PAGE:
Home Hays County County commissioners unanimously vote to pursue November bond election to finance new...

County commissioners unanimously vote to pursue November bond election to finance new jail


After years of outsourcing inmates at a lofty price, Hays County commissioners are working to allocate money to fund a new jail.

The county spent an estimated $500,000-$1 million outsourcing inmates to Bastrop, Caldwell and Guadalupe counties last year. In response, commissioners unanimously voted Tuesday to pursue a bond election in November to fund a new jail, law enforcement center and communications facility.

As the jail continues to age, the commissioners agreed doing nothing about the time-weathered building is not a feasible option. Commissioner Debbie Ingalsbe, Precinct 1, said if a new jail is not funded soon, the county will continue to pour money into fixing the old one and outsourcing inmates.

“The jail facility is just really old and out-of-date and it’s becoming a huge liability for us,” said Commissioner Will Conley, Precinct 3. “Cell doors don’t lock and the place can catch on fire from wiring that is 30 years old. We’d be in an endless cycle of funding a couple of million dollars for a while on an annual basis of duct-taping that whole thing together.”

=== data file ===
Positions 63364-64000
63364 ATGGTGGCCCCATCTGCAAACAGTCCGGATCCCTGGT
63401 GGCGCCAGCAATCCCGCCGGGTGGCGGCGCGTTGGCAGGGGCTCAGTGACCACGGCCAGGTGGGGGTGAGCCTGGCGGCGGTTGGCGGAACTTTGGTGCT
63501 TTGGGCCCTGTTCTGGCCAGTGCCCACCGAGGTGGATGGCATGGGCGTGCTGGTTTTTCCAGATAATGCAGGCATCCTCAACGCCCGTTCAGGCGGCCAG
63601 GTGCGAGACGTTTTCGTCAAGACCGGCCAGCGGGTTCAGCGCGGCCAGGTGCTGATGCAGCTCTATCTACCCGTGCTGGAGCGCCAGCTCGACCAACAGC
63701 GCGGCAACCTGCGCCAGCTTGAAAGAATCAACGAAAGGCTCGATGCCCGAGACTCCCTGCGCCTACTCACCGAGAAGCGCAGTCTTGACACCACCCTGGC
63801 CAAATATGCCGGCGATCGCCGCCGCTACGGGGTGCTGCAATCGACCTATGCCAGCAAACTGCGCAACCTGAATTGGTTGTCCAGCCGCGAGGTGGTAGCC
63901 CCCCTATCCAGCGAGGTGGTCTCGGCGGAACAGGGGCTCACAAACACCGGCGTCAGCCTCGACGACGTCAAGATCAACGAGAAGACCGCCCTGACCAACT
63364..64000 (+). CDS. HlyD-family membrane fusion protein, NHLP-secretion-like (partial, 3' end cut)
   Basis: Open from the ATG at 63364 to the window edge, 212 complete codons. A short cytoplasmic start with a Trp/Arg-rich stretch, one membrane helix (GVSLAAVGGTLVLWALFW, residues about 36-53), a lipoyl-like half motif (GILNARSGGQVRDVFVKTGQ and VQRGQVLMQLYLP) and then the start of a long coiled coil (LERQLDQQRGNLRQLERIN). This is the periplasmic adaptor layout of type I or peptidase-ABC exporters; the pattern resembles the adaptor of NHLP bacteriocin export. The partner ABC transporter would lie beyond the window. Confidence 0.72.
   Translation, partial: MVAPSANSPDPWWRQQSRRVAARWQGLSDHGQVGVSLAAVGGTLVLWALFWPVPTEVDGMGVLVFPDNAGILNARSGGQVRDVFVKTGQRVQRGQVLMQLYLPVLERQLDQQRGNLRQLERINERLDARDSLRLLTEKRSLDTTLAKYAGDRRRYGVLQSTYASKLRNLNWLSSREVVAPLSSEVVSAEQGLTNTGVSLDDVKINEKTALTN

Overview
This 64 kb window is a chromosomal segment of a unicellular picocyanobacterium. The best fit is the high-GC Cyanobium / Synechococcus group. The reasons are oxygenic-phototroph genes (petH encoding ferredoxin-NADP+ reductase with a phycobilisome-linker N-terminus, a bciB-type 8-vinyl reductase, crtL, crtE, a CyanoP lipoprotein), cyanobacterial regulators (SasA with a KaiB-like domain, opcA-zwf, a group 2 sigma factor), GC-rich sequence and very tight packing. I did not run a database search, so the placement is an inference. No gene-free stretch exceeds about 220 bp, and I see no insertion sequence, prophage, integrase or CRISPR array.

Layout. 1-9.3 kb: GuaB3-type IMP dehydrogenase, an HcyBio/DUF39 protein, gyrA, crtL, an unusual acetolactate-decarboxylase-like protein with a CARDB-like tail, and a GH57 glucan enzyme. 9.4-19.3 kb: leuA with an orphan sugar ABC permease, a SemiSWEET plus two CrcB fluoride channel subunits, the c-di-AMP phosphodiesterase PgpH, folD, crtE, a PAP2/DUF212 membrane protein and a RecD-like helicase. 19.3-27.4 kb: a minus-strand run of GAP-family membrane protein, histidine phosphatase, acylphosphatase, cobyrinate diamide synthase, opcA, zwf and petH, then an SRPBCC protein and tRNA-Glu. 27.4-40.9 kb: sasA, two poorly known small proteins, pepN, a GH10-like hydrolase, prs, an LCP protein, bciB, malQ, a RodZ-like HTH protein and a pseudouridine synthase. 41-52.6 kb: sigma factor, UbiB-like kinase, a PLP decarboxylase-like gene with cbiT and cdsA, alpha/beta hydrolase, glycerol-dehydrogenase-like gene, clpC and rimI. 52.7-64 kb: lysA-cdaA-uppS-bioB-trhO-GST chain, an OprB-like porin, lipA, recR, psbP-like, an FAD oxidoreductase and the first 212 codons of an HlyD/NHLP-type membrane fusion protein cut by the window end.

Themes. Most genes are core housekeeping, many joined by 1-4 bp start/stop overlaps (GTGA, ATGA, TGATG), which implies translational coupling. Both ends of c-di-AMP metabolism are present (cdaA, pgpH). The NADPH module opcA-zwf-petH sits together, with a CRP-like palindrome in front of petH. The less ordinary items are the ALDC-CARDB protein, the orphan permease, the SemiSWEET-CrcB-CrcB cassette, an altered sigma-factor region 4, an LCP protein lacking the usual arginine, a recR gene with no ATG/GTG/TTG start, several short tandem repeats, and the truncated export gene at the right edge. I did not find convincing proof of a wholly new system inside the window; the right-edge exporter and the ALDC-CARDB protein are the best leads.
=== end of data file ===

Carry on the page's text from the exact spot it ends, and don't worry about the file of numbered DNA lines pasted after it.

Commissioners voted for the county’s Law Enforcement Committee to recommend a program director. The person selected will guide the county through the bond election process and bring the final proposal back to the court.

According to County Judge Bert Cobb and the commissioners, a report from consultants said the current jail’s 300 beds aren’t enough.

According to data released by the U.S. Census Bureau, Hays County’s population has increased by 23.9 percent since 2010, rising from 157,127 people to 194,739 residents presently.

Not only does Hays hold the top spot for fastest-growing county in the state, but it also ranks fifth in the national ranking.

The consultants suggested the new jail have 500-600 beds. Although this may be more than needed at one time, it puts a buffer in place, which is mandated by the Texas Commission on Jail Standards.

The court intends for the election, which must be called by August, to be for general obligation bonds. In order to expand the jail, land near the standing structure will need to be acquired and the city of San Marcos must finish improvements on Uhland Road.

Ingalsbe said the road is on the city’s list for capital improvements.

Law enforcement and communication facilities are intended to be covered by the bond election as well. The court agreed the communication facility should house and serve both the county and municipalities within.

Cobb said he still remembers the ribbon-cutting ceremony for the current jail in 1990 by former County Judge Don Rains. Even as the doors to the brand new jail were opening, Rains was ready to start planning for the next jail.

“That’s a good feeling to know there’s not another one coming two years from now,” Conley said. “We’ll be set up for the next 20 or 30 years.”